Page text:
Informal systems

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The JC’s amateur guide to systems theory
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There is much talk in these pages of models, narrative, complexity, systems theory, and “high modernism” as the all-encompassing modern management dogma that knits all of these things together.

Our fascination with algorithms, big data, artificial intelligence and exponentially accelerating technologisation leads us to believe we can reduce the world’s organisation, and therefore its problems, down to predictable, rationalisable, atomised units that operate according to deterministic rules, which can be managed by code.

There is some irony that this blind faith in the model mistakes the map for the territory. Over-reliance on the model causes over-reliance on a model.

But a model only models what it can model.

In Seeing Like A State, James C. Scott calls this the problem of legibility — because a simplistic model can’t adequately react to the nuances of an autonomous organic network, political administrations oblige their populations to organise themselves to best fit the model rather than having the model fit them.

The model itself, by its existence, queers the pitch, skews incentives. People optimise for the model, often undermining the model’s original goals — tax planning, right? They fill in windows, leave their chimneys unfinished to avoid paying taxes calculated on the number of windows, or payable upon completion of structures. Bad apples exploit zero-day flaws in the system. They gravitate to where the formal system is weakest.

Thus, a model is not just an inadequate representation of how a system behaves; it is a politically-enforced model that corrupts the behaviour of the system in itself. Jane Jacobs makes the same observation about the modernist city planners of the 1940s and 1950s.

But there are all kinds of invisible forces at play. The formal rules, such as they are, are built on top of them, and work by dint of them. This is true of any complex organic system: not just a city. Consciousness, a computer network, a club, a tribt, a profession, a workplace. These informal systems grow over time, take root and flourish from the bottom up; make it work; you weaken them (by prioritising imposed rules) at the peril of the whole system. This, we submit, is the folly of private equity Investors, change managers, administrators and reformers.

Informal, unstated, implicit factors condition how individuals behave. Family bonds, friendships, relationships, cartels, protection rackets, understandings, reputations, cultural practices, shared community attitudes. These all shape the daily conduct of commerce more profoundly that regulation. Even in the city.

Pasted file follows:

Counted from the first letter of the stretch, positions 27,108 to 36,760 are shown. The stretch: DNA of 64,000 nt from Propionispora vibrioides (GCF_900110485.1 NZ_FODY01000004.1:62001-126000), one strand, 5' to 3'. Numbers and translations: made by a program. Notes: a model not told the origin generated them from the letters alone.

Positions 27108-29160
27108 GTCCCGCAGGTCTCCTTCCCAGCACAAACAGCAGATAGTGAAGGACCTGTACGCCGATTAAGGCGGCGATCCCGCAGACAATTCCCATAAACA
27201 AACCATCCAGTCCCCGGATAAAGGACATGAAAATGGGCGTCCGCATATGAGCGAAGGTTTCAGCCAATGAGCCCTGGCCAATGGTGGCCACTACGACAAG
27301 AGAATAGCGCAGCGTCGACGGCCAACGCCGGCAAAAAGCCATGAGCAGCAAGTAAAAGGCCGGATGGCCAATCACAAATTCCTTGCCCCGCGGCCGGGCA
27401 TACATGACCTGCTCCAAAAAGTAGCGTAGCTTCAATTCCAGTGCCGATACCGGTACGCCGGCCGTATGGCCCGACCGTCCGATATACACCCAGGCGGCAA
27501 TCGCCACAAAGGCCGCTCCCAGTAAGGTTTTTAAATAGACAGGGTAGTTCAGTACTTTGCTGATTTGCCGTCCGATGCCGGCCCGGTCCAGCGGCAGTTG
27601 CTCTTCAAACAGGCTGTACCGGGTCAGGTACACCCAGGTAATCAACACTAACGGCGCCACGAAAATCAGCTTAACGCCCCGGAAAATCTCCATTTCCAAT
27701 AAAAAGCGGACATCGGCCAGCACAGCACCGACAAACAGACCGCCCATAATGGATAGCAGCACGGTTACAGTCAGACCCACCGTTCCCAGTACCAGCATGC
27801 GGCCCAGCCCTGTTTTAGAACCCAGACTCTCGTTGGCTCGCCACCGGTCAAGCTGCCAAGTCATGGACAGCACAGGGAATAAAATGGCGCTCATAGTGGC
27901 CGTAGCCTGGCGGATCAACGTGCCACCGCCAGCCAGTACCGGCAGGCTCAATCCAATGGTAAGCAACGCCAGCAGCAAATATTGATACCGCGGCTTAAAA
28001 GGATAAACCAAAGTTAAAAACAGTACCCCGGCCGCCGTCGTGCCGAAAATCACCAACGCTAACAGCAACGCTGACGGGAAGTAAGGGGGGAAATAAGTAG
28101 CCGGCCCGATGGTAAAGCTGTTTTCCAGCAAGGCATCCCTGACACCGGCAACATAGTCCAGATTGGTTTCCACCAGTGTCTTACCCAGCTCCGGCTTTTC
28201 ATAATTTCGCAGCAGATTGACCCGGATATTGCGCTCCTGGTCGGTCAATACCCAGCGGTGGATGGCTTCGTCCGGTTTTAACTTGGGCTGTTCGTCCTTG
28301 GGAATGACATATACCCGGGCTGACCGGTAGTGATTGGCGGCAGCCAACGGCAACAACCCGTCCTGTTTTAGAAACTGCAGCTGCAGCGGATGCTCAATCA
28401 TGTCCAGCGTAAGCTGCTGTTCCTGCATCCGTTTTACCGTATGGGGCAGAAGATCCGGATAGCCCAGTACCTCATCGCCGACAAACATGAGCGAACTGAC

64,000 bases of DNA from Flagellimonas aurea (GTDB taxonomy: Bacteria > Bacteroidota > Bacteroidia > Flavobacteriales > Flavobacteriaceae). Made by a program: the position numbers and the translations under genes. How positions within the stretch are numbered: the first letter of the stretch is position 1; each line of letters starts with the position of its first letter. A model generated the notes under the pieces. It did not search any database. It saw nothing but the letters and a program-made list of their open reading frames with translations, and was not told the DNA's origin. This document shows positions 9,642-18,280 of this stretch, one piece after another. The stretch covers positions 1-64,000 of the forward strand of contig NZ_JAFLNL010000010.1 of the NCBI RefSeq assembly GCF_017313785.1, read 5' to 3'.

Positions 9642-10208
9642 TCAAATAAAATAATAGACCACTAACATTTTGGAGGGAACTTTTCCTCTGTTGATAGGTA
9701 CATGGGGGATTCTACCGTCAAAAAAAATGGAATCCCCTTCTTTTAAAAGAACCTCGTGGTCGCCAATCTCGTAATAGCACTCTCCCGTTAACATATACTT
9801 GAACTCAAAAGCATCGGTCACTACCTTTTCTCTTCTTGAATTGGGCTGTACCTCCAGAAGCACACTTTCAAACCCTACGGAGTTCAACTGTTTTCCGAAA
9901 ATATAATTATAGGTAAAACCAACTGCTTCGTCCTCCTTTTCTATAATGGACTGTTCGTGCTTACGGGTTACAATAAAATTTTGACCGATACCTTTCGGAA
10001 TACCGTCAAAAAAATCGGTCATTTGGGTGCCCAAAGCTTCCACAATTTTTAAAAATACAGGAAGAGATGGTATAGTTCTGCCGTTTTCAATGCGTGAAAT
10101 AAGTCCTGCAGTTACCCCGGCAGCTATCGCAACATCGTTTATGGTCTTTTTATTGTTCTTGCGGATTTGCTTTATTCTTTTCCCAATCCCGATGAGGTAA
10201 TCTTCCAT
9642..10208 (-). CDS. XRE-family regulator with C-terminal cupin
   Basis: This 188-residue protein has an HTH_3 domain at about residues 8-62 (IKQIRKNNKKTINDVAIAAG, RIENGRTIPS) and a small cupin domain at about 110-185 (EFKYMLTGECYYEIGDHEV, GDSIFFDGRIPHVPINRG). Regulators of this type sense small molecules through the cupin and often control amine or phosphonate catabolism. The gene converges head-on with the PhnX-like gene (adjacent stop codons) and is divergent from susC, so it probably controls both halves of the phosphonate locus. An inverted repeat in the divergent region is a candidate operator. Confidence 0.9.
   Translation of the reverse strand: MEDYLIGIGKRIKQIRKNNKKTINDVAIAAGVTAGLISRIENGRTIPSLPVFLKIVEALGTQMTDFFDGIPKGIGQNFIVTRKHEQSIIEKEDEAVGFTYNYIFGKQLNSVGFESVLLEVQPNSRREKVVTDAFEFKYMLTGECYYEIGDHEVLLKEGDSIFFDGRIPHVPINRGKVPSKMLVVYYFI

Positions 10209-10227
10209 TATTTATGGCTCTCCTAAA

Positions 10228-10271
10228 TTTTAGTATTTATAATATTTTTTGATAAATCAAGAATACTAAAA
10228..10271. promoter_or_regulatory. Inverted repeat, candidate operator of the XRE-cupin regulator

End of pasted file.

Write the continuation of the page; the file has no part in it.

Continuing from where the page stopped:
We can, and high-modernists do, build meta-models of societies which ignore these informal networks. Regulation proactively weakens them: superimposes written codes of conduct over unspoken relationships of mutual trust and social indebtedness. You can build a plausible model of a high-modernist regulation in London, with its systematised, regulated, centrally controlled operation. It is harder to see in, say, the medina in the Moroccan port of Essaouira (from where I am currently writing). It is not that there are no systems of control or immutable rules of conduct: indeed, the market is highly organised and runs according to strict sequences and behavioural norms. It is just that they are implicit. They depend on trust, not monitoring and enforcement. There are complex interpersonal networks that manage the lettings, labour and supply chains in the medina, but they would not to show up on any administrator’s map. Interpersonal relationships seemed markedly tighter. There is a real sense of community. But unlike London one cannot understand how this economy works without paying attention to these informal networks

Also pitted against the reductionists and the high modernists are the systems theorists and complexity people, two of whom are featured in the video in the panel. Joe Norman[1] makes an interesting assertion that, in any system, informality — arrangements outside the model or that the model cannot see and therefore treats as non-existent — are fundamental to its operation. Indeed, the “formal” parts of a system are just small islands in a sea of informal relations.

See also